Two weeks later, fighting yet another typically on-the-limit battle for pole-position at Suzuka, the determined Englishman spun into a protective tyre barrier at high speed, and was shaken enough not to be able to take part in the Japanese race.
It was a sad way to end the season for the Englishman. At Mexico, he had used his head to score a clever win in a race which was prematurely stopped after an accident to Derek Warwick (who was thankfully unhurt) and then restarted to produce an aggregate result. Having won the first “heat” after the retirement of pace-setters Thierry Boutsen (Benetton B187) and Gerhard Berger (Ferrari F187), Mansell then played second-fiddle to Piquet in the second “heat”. But not before he had attempted to overtake the Brazilian and recieved “the chop” extremely severely on at least two occasions.
This incident caused the personal venom between the two men to overflow in public. Mansell berated the Brazilian, saying he had tried to drive him off after a season in which he spent most of the time moaning. Piquet countered by saying, in effect: “don’t be so bloody stupid, if I’d wanted to push you off I’d have done so, but I don’t drive like that”.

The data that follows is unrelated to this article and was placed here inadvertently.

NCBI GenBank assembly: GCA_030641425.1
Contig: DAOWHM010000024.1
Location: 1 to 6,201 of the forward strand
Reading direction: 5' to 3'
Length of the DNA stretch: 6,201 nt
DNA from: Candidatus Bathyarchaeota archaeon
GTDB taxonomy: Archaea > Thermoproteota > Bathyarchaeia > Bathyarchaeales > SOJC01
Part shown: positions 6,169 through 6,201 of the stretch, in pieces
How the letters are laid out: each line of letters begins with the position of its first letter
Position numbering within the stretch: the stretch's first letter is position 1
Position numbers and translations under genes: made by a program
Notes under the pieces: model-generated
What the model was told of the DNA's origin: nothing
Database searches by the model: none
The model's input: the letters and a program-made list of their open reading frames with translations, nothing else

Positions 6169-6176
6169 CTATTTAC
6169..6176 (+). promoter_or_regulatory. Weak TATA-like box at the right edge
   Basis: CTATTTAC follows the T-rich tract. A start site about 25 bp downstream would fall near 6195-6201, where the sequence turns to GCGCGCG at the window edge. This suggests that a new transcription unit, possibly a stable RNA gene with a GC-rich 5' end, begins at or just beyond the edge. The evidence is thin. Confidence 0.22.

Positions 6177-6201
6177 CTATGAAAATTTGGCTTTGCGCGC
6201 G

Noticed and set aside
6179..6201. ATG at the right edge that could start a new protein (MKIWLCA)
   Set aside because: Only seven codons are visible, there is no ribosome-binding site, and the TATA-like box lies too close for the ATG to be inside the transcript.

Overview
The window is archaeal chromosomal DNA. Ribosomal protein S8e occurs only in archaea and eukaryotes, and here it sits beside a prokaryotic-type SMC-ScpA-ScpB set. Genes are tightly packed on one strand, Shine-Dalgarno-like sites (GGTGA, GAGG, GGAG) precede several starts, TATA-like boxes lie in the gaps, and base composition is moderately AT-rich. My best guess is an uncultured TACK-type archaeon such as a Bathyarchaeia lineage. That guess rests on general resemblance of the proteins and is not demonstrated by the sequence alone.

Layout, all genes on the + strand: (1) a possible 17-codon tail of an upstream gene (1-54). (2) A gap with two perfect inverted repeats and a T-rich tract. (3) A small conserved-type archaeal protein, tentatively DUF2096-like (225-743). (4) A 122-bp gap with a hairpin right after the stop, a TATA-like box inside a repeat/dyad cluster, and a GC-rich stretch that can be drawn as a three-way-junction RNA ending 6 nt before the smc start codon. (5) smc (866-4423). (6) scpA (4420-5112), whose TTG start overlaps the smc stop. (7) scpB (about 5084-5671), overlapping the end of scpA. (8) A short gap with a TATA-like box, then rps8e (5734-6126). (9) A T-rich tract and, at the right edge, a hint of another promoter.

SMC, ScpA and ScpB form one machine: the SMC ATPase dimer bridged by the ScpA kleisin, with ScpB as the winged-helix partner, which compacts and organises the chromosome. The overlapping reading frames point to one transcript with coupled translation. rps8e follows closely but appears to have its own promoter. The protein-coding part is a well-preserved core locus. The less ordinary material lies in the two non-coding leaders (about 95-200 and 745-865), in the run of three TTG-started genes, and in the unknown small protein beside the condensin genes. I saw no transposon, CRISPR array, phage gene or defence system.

Then came the Suzuka accident and Piquet’s 12-point lead in the title chase became unassailable when it was clear that Mansell would not be starting the race.
However you look at it, Piquet must have been born under a lucky star. Running slightly slower than his pursuers, having chosen the harder of the two Goodyear tyre-compounds available, he was pushed off on the opening lap at Mexico when Alain Prost locked up the front wheels of his McLaren (a rare mistake) and pitched the Williams into a spin.
Piquet got away unpenalised from a push-start, thanks to the rule which allows a car to be pushed from a place of danger without penalty, and then suffered only his second race engine failure of the year in Japan — where Mansell was not on hand to capitalise on his ill-fortune